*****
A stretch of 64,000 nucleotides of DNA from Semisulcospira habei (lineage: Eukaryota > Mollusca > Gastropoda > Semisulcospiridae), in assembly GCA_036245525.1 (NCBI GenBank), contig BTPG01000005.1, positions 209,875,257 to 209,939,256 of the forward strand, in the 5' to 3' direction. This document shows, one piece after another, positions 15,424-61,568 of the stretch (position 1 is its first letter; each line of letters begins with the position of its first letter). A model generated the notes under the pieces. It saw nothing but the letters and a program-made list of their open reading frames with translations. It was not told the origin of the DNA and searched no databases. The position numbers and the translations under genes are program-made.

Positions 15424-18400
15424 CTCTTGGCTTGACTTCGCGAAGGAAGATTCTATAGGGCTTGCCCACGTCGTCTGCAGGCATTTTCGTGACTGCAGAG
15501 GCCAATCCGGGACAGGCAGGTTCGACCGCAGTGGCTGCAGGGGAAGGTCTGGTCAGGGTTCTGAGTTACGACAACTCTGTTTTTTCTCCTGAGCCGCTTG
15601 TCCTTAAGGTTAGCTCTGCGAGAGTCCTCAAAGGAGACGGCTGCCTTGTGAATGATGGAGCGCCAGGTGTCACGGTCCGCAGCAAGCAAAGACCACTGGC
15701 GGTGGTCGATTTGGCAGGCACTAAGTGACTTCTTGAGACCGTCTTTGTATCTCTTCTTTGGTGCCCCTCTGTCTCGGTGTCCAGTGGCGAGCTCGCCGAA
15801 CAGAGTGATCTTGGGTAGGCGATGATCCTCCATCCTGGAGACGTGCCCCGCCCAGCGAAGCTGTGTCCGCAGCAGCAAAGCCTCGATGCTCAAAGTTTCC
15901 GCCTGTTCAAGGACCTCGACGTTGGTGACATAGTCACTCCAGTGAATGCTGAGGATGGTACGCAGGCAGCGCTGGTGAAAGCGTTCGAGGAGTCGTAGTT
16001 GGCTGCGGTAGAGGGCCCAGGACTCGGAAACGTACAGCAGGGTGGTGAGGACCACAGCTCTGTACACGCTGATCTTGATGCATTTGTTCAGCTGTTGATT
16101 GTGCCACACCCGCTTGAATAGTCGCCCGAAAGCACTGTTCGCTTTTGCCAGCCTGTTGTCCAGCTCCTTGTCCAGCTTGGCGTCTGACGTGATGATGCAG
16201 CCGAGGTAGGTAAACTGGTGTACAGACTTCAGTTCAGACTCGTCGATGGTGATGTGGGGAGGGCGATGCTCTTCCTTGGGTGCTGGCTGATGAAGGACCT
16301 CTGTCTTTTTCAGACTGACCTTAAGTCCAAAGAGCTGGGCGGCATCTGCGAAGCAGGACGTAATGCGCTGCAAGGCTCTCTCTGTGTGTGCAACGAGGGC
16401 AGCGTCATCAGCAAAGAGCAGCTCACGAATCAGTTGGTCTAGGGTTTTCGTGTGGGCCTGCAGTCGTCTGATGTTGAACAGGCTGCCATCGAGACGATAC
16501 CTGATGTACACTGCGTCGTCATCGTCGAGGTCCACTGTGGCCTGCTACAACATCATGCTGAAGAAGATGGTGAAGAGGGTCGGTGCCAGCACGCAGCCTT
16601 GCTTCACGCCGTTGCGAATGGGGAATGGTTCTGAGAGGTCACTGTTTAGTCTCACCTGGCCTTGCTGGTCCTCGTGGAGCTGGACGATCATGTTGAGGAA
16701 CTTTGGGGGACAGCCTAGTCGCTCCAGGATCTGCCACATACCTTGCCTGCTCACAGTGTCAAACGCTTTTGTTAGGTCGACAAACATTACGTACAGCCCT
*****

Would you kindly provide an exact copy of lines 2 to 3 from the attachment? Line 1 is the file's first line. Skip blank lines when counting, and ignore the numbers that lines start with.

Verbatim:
Positions 15424-18400
15424 CTCTTGGCTTGACTTCGCGAAGGAAGATTCTATAGGGCTTGCCCACGTCGTCTGCAGGCATTTTCGTGACTGCAGAG